Carbon Intensity of GDP


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About ... Carbon Intensity of GDP

Zeynep Kahraman, TSP team

Story:

Carbon intensity is a measure of how much carbon economies emit for every dollar of GDP they produce. It is an alternative way of identifying the most emitting countries.

International data for carbon dioxide emissions from the consumption of energy include emissions due to the consumption of petroleum, natural gas, and coal, and also from natural gas flaring. This graph presents the amount of carbon dioxide emissions emitted in particular countries or regions from energy consumption. Carbon dioxide emissions are calculated for each individual fuel, with some refinements that are detailed in EIA’s website, by applying carbon emission coefficients - or million metric tons of carbon dioxide emitted per quadrillion Btu of fuel consumed - to international consumption and flaring data.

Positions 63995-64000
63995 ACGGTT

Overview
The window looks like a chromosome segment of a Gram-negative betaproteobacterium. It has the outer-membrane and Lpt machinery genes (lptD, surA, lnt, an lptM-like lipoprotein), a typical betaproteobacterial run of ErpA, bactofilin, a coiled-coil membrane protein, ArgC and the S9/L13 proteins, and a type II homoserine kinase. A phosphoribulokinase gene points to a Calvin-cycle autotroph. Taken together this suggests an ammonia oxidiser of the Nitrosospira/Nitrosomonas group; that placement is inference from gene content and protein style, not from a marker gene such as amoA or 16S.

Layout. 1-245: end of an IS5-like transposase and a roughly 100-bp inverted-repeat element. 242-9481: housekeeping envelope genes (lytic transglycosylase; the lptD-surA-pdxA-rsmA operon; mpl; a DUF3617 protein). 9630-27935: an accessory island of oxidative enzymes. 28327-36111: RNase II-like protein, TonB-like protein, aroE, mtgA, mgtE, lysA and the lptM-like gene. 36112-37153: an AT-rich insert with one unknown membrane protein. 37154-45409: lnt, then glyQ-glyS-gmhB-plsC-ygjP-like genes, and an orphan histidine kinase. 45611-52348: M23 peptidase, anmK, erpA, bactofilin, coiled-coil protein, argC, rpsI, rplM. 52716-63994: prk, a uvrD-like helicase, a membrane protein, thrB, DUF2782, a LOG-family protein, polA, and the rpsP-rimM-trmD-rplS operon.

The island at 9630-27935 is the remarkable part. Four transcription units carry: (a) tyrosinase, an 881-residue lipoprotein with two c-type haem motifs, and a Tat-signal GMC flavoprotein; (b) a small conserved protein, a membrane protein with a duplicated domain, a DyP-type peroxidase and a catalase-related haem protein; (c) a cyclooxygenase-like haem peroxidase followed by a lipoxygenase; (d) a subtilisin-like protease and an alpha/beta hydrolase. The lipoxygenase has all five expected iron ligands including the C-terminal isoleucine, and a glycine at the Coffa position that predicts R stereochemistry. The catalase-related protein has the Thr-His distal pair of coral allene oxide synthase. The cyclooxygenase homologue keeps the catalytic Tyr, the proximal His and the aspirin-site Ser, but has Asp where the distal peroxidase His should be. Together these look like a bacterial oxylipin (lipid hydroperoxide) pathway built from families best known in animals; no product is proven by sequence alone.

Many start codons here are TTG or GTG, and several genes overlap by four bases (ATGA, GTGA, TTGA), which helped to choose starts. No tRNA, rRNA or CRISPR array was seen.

Data Source:

CO2 Emissions from Energy Consumption:

US EIA Historical Statistics for 1980-2013

 U.S. Energy Information Administration, International Energy Statistics, Go to EIA database data accessed 5th of August 2014.

GDP by Type of Expenditure at constant (2005) prices and GDP by Purchasing Power Parities at constant (2005) prices:  

- World Development Indicators for 1980-2013

World Bank, World Development Indicators,Go to World Bank database, data accessed May 2014.

Context and definitions

International data for carbon dioxide emissions from the consumption of energy do not include emissions from geothermal power generation, cement production and other industrial process, or municipal solid waste combustion.

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